The Patient Protection and Affordable Care Act

Also known as: PPACA; Obamacare

Barack Obama

Signed into law by Barack Obama
March 23, 2010

To further the goal of rooting out fraud, waste and abuse in health care, The Patient Protection and Affordable Care Act of 2009 (“Act”) that President Obama signed into law on March 23, 2010, includes several whistleblower provisions, including a new private right of action for retaliation (Section 1558), reporting requirements designed to prevent abuse of patients in elder care facilities (Section 6703(b)(3)), mandatory implementation of a complaint resolution process for residents and persons acting on behalf of residents at skilled nursing facilities (Section 6105), and a new definition of an “original source” under the False Claims Act that is favorable to qui tam relators (Section 10104(j)(2)).

Enforcement & Remedies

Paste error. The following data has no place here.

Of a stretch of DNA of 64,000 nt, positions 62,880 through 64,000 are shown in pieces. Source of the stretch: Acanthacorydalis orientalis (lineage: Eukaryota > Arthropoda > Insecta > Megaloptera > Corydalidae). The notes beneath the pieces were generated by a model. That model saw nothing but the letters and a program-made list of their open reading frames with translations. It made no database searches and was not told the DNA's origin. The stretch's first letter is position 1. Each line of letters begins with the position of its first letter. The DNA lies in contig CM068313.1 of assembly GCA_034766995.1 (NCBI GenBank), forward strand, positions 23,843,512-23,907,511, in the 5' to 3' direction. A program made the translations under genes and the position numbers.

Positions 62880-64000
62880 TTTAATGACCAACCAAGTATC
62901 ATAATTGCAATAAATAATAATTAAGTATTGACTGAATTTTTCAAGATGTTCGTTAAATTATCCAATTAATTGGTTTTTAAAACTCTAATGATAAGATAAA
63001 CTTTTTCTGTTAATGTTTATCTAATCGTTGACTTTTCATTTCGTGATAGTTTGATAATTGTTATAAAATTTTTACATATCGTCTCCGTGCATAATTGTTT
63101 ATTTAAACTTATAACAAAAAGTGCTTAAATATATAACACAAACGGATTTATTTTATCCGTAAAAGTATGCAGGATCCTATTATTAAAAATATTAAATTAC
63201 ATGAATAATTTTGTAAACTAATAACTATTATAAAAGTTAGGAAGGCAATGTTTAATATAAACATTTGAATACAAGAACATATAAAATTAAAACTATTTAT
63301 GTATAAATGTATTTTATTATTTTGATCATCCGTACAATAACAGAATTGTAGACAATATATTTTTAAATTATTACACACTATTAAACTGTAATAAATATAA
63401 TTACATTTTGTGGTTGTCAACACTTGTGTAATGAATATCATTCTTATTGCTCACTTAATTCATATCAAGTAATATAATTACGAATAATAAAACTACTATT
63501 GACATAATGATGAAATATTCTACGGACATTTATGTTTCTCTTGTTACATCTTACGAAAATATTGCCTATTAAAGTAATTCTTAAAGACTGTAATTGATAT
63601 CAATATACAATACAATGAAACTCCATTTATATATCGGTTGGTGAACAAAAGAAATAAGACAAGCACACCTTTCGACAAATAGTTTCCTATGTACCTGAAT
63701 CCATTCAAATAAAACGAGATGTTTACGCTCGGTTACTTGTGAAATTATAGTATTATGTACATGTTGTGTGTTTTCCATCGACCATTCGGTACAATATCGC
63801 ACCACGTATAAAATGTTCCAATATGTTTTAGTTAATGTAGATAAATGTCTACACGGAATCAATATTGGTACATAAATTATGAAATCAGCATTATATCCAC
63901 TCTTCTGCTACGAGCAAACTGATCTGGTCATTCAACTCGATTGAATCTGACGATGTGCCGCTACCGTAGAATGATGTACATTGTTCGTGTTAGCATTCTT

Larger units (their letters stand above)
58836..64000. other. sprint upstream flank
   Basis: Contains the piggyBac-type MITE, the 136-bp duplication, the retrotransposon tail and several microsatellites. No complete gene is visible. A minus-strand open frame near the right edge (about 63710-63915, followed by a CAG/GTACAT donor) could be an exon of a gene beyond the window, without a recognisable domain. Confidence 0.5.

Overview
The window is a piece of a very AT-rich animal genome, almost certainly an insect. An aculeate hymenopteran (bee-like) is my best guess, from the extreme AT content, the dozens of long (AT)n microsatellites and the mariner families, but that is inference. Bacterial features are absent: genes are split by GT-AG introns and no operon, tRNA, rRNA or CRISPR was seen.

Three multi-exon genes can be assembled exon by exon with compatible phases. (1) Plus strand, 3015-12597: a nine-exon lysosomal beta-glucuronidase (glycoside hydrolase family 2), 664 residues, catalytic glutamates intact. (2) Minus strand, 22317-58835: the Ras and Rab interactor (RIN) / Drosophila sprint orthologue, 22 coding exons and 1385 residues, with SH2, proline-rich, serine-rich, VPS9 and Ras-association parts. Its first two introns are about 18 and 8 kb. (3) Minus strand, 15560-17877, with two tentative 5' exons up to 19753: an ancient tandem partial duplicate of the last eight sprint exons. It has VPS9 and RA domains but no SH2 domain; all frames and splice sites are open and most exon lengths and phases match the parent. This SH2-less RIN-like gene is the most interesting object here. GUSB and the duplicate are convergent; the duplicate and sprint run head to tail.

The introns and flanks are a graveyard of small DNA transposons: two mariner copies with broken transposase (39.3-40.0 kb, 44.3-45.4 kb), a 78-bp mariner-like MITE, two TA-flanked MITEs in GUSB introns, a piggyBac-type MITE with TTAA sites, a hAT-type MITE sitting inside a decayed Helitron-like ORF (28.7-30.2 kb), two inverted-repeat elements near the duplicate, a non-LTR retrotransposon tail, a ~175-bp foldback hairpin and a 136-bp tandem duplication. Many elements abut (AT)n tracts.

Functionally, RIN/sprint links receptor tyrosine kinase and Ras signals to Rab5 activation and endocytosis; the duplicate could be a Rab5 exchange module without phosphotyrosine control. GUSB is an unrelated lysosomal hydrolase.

Claims of retaliation under Section 1558 of the Patient Protection and Affordable Care Act are enforced by Occupational Safety and Health Administration (OSHA). A complainant must file his complaint with OSHA within 180 days of the retaliatory action. OSHA will investigate the claim and may order preliminary relief such as job reinstatement.
Either party can appeal the OSHA outcome by requesting a hearing before a DOL Administrative Law Judge (ALJ). Either party can appeal an ALJ’s decision to the DOL’s Administrative Review Board (ARB). An ARB decision can be appealed to federal court.
A prevailing employee is entitled to “make whole” relief. Remedies may include: (1) reinstatement; (2) back pay; (3) compensatory damages; and (4) attorney fees and litigation costs, including expert witness fees.